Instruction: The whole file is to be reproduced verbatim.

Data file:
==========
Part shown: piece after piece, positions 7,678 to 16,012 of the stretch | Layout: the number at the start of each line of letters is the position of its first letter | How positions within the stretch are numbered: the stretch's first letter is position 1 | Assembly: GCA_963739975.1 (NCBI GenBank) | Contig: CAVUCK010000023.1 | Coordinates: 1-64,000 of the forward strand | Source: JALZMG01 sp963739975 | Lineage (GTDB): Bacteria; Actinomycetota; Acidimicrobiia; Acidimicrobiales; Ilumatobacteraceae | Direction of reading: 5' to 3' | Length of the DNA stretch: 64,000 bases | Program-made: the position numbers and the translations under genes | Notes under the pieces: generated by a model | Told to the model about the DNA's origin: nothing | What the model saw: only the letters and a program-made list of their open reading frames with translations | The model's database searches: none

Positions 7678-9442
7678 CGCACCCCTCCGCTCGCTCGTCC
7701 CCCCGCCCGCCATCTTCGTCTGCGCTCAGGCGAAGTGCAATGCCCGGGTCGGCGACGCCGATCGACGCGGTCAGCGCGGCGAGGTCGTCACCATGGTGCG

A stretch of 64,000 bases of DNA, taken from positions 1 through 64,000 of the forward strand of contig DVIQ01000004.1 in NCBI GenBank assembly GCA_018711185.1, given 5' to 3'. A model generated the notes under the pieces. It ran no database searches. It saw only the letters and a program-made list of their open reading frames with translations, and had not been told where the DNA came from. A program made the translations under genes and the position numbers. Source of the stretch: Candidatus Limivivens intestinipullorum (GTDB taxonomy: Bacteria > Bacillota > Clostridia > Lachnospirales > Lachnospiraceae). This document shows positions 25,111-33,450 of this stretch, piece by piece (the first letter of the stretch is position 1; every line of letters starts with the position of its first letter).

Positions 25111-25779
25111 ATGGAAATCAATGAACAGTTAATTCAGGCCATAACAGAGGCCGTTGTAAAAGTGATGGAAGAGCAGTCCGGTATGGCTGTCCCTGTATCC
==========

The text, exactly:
Part shown: piece after piece, positions 7,678 to 16,012 of the stretch | Layout: the number at the start of each line of letters is the position of its first letter | How positions within the stretch are numbered: the stretch's first letter is position 1 | Assembly: GCA_963739975.1 (NCBI GenBank) | Contig: CAVUCK010000023.1 | Coordinates: 1-64,000 of the forward strand | Source: JALZMG01 sp963739975 | Lineage (GTDB): Bacteria; Actinomycetota; Acidimicrobiia; Acidimicrobiales; Ilumatobacteraceae | Direction of reading: 5' to 3' | Length of the DNA stretch: 64,000 bases | Program-made: the position numbers and the translations under genes | Notes under the pieces: generated by a model | Told to the model about the DNA's origin: nothing | What the model saw: only the letters and a program-made list of their open reading frames with translations | The model's database searches: none

Positions 7678-9442
7678 CGCACCCCTCCGCTCGCTCGTCC
7701 CCCCGCCCGCCATCTTCGTCTGCGCTCAGGCGAAGTGCAATGCCCGGGTCGGCGACGCCGATCGACGCGGTCAGCGCGGCGAGGTCGTCACCATGGTGCG

A stretch of 64,000 bases of DNA, taken from positions 1 through 64,000 of the forward strand of contig DVIQ01000004.1 in NCBI GenBank assembly GCA_018711185.1, given 5' to 3'. A model generated the notes under the pieces. It ran no database searches. It saw only the letters and a program-made list of their open reading frames with translations, and had not been told where the DNA came from. A program made the translations under genes and the position numbers. Source of the stretch: Candidatus Limivivens intestinipullorum (GTDB taxonomy: Bacteria > Bacillota > Clostridia > Lachnospirales > Lachnospiraceae). This document shows positions 25,111-33,450 of this stretch, piece by piece (the first letter of the stretch is position 1; every line of letters starts with the position of its first letter).

Positions 25111-25779
25111 ATGGAAATCAATGAACAGTTAATTCAGGCCATAACAGAGGCCGTTGTAAAAGTGATGGAAGAGCAGTCCGGTATGGCTGTCCCTGTATCC